Find her at susan-bischoff.com.

35 comments to Taking a Story from Idea to Concept to Premise

  • Holly Robinson

    This is a great post, Susan–solid advice! And I love the line about the muse not checking her voicemail…so true!!

  • Great post, Susan. I have another toolkit I use, but I agree, when you need to stay focused, you need tools to help you, especially when you’re jugging a whole other life beside your writing.

    • Karla, I’m at the point with the juggling, and having too much of my brain tied up in other affairs, that I’m currently trying to develop a tool for myself to pull out each individual scene when it’s time to work and the work doesn’t come. Nice to know I’m not the only one who needs help sometimes.

  • A much needed post for me today. I always get to a point where I forget the big picture because I am so focused on each scene. This exercise will help me get back to the story, concept and premise that got me writing this novel in the first place!

    • That’s one of the things I love this exercise for. Another thing I’ve been working on, to try to combat that same type of problem, is to choose a genre-related keyword or phrase and try to keep that in mind in every scene. For romance that might be awareness. In suspense it’s anxiety about the looming threat. In horror it’s fear of the unknowable thing that’s out there. In a space opera it might that constant sense that all our lives are fragile and depend entirely on this ship and its systems, etc. If you can pinpoint the source of tension in your genre, and make it ever-present, I think that increases your chances of writing something really gripping.

  • I’m at that “what should I write next” after a bit of a burnout from getting 3 books out this year. Sounds like a great motivator. I’m retired, so I don’t have all the other responsibilities. Instead of being a good thing, it gives me too much time to goof off.

    • Sounds like you do all right with motivation, but I hear you about time management. Sometimes it helps me to have something to redirect myself and say, “THIS is what you’re supposed to be doing. Remember?”

    • Fae Rowen

      I certainly can identify with that “goof off” factor, Terry! Especially since there’s been absolutely none of that for the past six months.

  • A great tool for process! Love it! I want to try it!

    My creative brain is giving me the finger.

    Sigh. I’m a pantser, and my muse is a saggy old broad, smoking a cigar and going to raves at night.

    Yeah, I’m basically screwed.

    • I can’t even talk about my muse in any sort of ladylike manner. I think you can always find a middle ground on the planning. I know that, for a lot of pantsers, that excitement of discovery is a really important part of their energy. It’s definitely not and all-or-nothing thing proposition. You can always stop planning, whenever you’re feeling too restricted, and you’ll eventually find what works best for you.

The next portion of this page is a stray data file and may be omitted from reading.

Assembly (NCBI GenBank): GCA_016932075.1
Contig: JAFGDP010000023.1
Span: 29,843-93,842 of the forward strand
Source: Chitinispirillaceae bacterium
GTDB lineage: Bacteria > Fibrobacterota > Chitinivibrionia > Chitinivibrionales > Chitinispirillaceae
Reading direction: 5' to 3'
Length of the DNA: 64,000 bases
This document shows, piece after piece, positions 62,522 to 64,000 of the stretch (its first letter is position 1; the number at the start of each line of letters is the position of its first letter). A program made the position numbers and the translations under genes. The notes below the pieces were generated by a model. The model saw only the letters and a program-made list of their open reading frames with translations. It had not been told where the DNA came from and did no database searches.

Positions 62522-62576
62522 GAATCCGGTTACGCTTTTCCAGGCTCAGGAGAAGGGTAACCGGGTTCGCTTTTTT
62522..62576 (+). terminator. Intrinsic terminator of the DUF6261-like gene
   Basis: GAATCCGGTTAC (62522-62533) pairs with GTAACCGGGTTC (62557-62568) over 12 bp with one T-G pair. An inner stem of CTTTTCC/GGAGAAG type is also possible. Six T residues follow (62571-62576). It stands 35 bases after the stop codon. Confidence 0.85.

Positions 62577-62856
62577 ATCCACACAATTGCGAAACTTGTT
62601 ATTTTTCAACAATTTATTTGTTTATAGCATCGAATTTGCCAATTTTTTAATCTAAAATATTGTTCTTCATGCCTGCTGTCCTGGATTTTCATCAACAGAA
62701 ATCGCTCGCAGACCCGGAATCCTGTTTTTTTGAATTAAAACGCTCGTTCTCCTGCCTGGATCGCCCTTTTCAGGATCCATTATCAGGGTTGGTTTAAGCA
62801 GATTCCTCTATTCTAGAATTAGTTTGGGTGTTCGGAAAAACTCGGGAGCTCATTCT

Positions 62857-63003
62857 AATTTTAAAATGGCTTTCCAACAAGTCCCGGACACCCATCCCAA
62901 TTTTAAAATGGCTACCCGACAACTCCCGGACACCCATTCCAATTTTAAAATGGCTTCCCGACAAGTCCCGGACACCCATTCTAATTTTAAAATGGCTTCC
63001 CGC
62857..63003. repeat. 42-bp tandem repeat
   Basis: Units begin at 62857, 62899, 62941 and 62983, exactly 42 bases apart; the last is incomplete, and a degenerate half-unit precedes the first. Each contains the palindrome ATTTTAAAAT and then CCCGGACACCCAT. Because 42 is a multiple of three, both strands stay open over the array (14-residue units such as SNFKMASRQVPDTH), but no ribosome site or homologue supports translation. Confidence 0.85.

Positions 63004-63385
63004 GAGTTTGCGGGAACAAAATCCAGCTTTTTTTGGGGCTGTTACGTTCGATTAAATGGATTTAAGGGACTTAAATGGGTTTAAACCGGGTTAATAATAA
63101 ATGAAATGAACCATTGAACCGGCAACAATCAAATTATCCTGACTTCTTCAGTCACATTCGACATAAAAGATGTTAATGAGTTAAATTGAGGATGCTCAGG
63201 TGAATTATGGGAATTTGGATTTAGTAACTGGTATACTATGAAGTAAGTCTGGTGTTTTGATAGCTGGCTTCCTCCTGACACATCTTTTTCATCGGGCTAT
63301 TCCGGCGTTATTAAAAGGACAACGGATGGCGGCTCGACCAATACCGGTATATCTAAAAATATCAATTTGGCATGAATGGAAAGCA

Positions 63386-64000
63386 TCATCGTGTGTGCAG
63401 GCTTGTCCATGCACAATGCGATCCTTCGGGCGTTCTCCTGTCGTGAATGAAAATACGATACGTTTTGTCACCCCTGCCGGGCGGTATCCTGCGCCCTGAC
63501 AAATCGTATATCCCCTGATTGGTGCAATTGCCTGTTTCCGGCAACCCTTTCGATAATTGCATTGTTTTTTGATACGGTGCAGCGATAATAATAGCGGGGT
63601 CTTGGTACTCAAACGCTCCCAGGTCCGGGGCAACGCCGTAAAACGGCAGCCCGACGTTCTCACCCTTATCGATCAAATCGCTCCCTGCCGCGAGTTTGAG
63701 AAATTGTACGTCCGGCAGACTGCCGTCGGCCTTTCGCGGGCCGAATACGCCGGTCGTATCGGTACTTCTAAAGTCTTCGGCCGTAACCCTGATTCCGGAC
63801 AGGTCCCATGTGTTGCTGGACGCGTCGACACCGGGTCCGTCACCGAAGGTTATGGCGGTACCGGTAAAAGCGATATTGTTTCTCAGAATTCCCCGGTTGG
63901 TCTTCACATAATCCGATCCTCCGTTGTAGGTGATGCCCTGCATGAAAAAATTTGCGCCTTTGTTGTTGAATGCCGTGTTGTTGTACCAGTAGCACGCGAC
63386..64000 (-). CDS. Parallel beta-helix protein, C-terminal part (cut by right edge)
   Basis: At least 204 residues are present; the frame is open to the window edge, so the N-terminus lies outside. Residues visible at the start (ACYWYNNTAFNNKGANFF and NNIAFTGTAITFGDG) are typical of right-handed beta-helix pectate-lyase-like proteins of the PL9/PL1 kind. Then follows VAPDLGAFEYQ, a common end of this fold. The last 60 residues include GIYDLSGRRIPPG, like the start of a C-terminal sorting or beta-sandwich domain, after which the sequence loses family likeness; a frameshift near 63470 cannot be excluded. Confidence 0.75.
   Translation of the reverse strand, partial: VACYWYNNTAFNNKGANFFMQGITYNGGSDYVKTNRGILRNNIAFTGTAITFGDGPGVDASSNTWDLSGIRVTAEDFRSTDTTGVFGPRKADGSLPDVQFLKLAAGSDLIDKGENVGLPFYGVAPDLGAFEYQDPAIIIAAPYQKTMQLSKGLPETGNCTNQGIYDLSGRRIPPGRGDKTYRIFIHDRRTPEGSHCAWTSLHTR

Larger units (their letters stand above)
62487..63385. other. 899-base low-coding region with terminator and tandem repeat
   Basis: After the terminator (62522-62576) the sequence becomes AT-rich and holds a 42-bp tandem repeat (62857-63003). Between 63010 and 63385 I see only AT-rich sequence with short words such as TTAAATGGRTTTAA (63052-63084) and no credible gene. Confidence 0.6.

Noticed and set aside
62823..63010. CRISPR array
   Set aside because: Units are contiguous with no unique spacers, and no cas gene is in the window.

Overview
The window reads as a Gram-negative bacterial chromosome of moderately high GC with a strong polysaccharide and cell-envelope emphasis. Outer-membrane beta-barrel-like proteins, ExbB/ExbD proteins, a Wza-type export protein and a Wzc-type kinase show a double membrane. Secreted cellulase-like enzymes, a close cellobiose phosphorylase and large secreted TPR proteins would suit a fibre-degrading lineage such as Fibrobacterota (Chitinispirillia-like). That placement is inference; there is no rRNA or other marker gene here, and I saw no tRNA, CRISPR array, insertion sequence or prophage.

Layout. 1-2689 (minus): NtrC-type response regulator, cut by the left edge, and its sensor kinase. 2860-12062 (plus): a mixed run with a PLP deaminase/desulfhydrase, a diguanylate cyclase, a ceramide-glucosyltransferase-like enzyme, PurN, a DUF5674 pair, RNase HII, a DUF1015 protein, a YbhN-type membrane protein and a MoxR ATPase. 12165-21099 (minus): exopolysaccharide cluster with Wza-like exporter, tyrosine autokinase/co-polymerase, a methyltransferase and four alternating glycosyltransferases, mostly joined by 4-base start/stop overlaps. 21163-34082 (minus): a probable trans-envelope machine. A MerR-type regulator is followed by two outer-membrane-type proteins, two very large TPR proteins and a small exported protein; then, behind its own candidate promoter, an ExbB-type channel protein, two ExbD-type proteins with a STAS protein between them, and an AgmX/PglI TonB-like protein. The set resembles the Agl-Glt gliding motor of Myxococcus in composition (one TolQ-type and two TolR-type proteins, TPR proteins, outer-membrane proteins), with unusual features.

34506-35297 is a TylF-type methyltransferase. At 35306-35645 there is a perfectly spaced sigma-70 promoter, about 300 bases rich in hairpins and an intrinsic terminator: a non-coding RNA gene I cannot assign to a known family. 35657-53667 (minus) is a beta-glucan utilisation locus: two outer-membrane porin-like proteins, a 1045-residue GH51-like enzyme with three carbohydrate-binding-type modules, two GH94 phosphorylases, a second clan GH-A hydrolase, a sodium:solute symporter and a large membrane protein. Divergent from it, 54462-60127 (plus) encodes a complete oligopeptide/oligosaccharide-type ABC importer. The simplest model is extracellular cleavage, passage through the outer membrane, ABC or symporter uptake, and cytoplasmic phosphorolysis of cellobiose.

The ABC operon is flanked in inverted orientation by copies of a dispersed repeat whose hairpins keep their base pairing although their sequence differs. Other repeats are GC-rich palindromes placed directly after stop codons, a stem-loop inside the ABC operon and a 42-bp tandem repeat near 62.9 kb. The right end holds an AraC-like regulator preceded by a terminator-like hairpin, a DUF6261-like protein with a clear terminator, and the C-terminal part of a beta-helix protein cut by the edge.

• Plot bunnies! I need a basketfull of those. Thanks!

  • And . .. I just bought your book! I love the idea of downloadable worksheets and it so happens I am plotting a new book this week. Thanks!

  • Fae Rowen

    Thanks, Susan. You’ve reminded me to be grateful for my muse, or whoever it is who sends me my stories. I’ve got seven books queued up in my head, and they’re all pretty-much finished, except for all the typing. When I get “stuck” I just turn on the movie in my head and watch what happens next. I wish my fingers worked as fast as my brain!

    • I’m jealous, Fae. I think my brain worked a bit more like that when I was younger (or before becoming a parent?). Now the movie is skips and has melty bits, and gets spliced back together with bits missing. Hold onto that muse; it sounds like you got a good one!

  • Linda Lee

    Enjoyable post, Susan, with helpful advice regarding the creative process. Pinned & shared.

  • I like this simple idea to come up with a full story idea. I have a lot of ideas in my noggin, but many of them don’t get past “What if my character was this?”. So what, right? Making unqualified statements to get to the premise may keep my mind from shrinking in retaliation.

    • Maybe, “What if my character was this?” plus, “What kind of story to want to tell?” Over the years, my writing partner and I have found that there are certain things (tropes, maybe) that we tend to gravitate toward. We’ve have lists of these things we connect with and think of them as a personal spice rack of favorite flavorings. (This also becomes what your readers come to associate with your stories, and what they return to, over and over.) If you take your “what if” idea, and narrow down the possibilities in terms of what really resonates with you as a writer, you’re likely to come up with a premise that you can get really excited about following to the end.

  • [Okay, now stop imagining Dean’s smile for two seconds and come back to me.]

    You got me!